Take the 2-minute tour ×
Stack Overflow is a question and answer site for professional and enthusiast programmers. It's 100% free, no registration required.

I've been using JQuery's load(); function a bit to load parts of a site's content.

I've been reading that while this may look nice, using load() ruins any good hope for SEO, so suggestions have been to keep a real link within the ahref link selector I am using, so when Google goes to crawl that link, it will find that content.

Then, I've just been ignoring that action using JQuery's preventDefault();.

My question is, say I have something like

$('#mylink').click(function(a) {
   a.preventDefault();
   $('myContainer').load('about.php');
});

That file, about.php, wouldn't normally include a header or footer because I'm placing it within some container already, BUT, can I have a condition or test of sorts on about.php to see if it was called using load();? So that if someone were to say visit www.mysite.com/about.php it would load the rest of the content in, making it look like a normal page?

share|improve this question
    
You could have about.php always give the full page, and have jQuery parse out only what it needs. $('myContainer').load('about.php #myContainer'); api.jquery.com/load/#loading-page-fragments –  Rocket Hazmat Jan 28 '13 at 18:32
    
Sure you can, what server side language are you using? –  Felix Kling Jan 28 '13 at 18:32
    
@RocketHazmat that's a good suggestion, lol. Felix Kling, PHP. –  RCNeil Jan 28 '13 at 18:34
    
@RocketHazmat, FYI, although the answer I marked correctly answers the question, I'm using your idea. Much more efficient. Greatly appreciated. –  RCNeil Jan 28 '13 at 19:19

3 Answers 3

up vote 1 down vote accepted

On my sites, I like to make it easy, so I always have the header/footer added to the page. When you use jQuery's .load(), you can tell it to parse out a certain part of the loaded page.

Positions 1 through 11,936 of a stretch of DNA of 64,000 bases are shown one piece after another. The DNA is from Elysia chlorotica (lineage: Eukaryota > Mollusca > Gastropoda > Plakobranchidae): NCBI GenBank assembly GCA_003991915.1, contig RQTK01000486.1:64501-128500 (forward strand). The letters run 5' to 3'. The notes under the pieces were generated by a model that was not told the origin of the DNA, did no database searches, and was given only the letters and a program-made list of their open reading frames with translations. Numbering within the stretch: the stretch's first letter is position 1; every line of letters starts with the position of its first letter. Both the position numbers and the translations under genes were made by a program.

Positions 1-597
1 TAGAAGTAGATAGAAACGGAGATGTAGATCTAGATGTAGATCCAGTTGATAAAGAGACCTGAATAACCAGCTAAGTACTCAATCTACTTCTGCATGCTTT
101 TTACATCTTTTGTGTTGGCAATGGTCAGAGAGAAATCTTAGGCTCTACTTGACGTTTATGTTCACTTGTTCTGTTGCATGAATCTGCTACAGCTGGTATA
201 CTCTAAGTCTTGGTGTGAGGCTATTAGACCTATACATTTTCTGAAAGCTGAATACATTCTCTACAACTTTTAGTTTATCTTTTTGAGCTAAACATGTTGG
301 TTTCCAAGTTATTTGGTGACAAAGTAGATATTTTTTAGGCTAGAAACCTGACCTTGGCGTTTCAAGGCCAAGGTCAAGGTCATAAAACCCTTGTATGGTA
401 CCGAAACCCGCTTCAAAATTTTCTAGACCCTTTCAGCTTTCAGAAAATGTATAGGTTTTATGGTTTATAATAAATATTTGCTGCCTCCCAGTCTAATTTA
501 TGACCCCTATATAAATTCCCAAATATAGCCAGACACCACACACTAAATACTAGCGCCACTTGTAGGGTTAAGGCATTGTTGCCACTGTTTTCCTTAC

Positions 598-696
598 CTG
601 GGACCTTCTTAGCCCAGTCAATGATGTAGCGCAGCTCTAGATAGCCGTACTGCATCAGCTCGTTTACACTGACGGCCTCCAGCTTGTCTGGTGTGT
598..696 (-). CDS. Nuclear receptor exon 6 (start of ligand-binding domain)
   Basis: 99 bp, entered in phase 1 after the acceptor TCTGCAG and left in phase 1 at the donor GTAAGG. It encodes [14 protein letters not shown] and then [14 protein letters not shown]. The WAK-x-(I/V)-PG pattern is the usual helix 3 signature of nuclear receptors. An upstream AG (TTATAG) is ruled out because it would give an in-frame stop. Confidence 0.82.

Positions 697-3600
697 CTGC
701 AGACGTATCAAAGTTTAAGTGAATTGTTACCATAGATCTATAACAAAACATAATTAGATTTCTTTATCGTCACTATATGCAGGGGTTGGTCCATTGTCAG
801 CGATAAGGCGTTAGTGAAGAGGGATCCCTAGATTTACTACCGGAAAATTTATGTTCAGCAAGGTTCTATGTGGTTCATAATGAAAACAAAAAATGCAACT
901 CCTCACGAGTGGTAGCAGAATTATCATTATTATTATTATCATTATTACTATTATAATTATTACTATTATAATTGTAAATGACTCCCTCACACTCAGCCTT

$('myContainer').load('about.php #myContainer');

This tells jQuery to load about.php, but only append #myContainer to the element.

Docs: http://api.jquery.com/load/#loading-page-fragments

share|improve this answer

Sure, in your PHP file you can detect if the page was requested with ajax or not, and include the header and footer if it was'nt:

if (!empty($_SERVER['HTTP_X_REQUESTED_WITH']) && 
     strtolower($_SERVER['HTTP_X_REQUESTED_WITH']) == 'xmlhttprequest') {
    //requested with ajax
}else{
    //not ajax, include more content
}

You could just as easily make that a variable and use it to trigger PHP includes in the correct places to include more content etc.

share|improve this answer
    
very appreciated! –  RCNeil Jan 28 '13 at 19:25

I do this all the time to make it work with pushState(). Put the contents you are trying to load into a subfolder, like pages/whatever.php, then have the normal page contain all the content u want (header, footer, etc) and require pages/whatever.php. For the jQuery .load(), just pull in the pages/ file.

It's somewhat tedious, but SEO-compliant and much more modular.

share|improve this answer
    
great suggestion as well. I appreciate your feedback. @RocketHazmat's answer in the comments is a pretty nice solution to this as well, and saves the redundancy of making 2 files. –  RCNeil Jan 28 '13 at 19:18
2  
agreed, his solution is very clean. the only reason i separate them is because it makes styling a hell of a lot easier, and it also makes it easy to load the same content onto different pages. –  PlantTheIdea Jan 28 '13 at 19:21

Your Answer

 
discard

By posting your answer, you agree to the privacy policy and terms of service.

Not the answer you're looking for? Browse other questions tagged or ask your own question.